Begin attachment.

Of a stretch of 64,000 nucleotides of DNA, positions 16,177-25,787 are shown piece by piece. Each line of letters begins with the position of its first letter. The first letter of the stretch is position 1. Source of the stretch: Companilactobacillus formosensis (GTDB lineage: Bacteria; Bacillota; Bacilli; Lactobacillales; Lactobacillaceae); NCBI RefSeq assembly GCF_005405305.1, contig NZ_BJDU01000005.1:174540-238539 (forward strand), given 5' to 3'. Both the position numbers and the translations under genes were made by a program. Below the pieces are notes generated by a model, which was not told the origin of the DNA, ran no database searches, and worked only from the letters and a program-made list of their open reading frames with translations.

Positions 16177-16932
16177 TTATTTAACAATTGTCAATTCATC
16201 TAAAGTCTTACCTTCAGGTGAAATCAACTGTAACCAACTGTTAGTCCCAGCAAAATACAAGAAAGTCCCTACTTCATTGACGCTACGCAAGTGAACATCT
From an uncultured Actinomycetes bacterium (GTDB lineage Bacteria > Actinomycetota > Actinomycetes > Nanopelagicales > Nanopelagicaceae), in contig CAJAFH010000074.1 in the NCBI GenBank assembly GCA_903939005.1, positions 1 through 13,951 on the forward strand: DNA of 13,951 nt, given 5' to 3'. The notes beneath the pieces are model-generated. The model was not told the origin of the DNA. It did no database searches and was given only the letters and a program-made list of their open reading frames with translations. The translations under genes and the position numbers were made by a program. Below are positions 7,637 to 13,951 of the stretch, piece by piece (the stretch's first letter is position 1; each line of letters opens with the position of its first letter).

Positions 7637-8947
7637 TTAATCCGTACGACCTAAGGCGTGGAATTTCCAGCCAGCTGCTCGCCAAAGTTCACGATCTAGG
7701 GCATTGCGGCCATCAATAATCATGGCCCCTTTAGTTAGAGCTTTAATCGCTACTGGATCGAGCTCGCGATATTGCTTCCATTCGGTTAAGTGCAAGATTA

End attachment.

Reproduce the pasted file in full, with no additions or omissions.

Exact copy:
Of a stretch of 64,000 nucleotides of DNA, positions 16,177-25,787 are shown piece by piece. Each line of letters begins with the position of its first letter. The first letter of the stretch is position 1. Source of the stretch: Companilactobacillus formosensis (GTDB lineage: Bacteria; Bacillota; Bacilli; Lactobacillales; Lactobacillaceae); NCBI RefSeq assembly GCF_005405305.1, contig NZ_BJDU01000005.1:174540-238539 (forward strand), given 5' to 3'. Both the position numbers and the translations under genes were made by a program. Below the pieces are notes generated by a model, which was not told the origin of the DNA, ran no database searches, and worked only from the letters and a program-made list of their open reading frames with translations.

Positions 16177-16932
16177 TTATTTAACAATTGTCAATTCATC
16201 TAAAGTCTTACCTTCAGGTGAAATCAACTGTAACCAACTGTTAGTCCCAGCAAAATACAAGAAAGTCCCTACTTCATTGACGCTACGCAAGTGAACATCT
From an uncultured Actinomycetes bacterium (GTDB lineage Bacteria > Actinomycetota > Actinomycetes > Nanopelagicales > Nanopelagicaceae), in contig CAJAFH010000074.1 in the NCBI GenBank assembly GCA_903939005.1, positions 1 through 13,951 on the forward strand: DNA of 13,951 nt, given 5' to 3'. The notes beneath the pieces are model-generated. The model was not told the origin of the DNA. It did no database searches and was given only the letters and a program-made list of their open reading frames with translations. The translations under genes and the position numbers were made by a program. Below are positions 7,637 to 13,951 of the stretch, piece by piece (the stretch's first letter is position 1; each line of letters opens with the position of its first letter).

Positions 7637-8947
7637 TTAATCCGTACGACCTAAGGCGTGGAATTTCCAGCCAGCTGCTCGCCAAAGTTCACGATCTAGG
7701 GCATTGCGGCCATCAATAATCATGGCCCCTTTAGTTAGAGCTTTAATCGCTACTGGATCGAGCTCGCGATATTGCTTCCATTCGGTTAAGTGCAAGATTA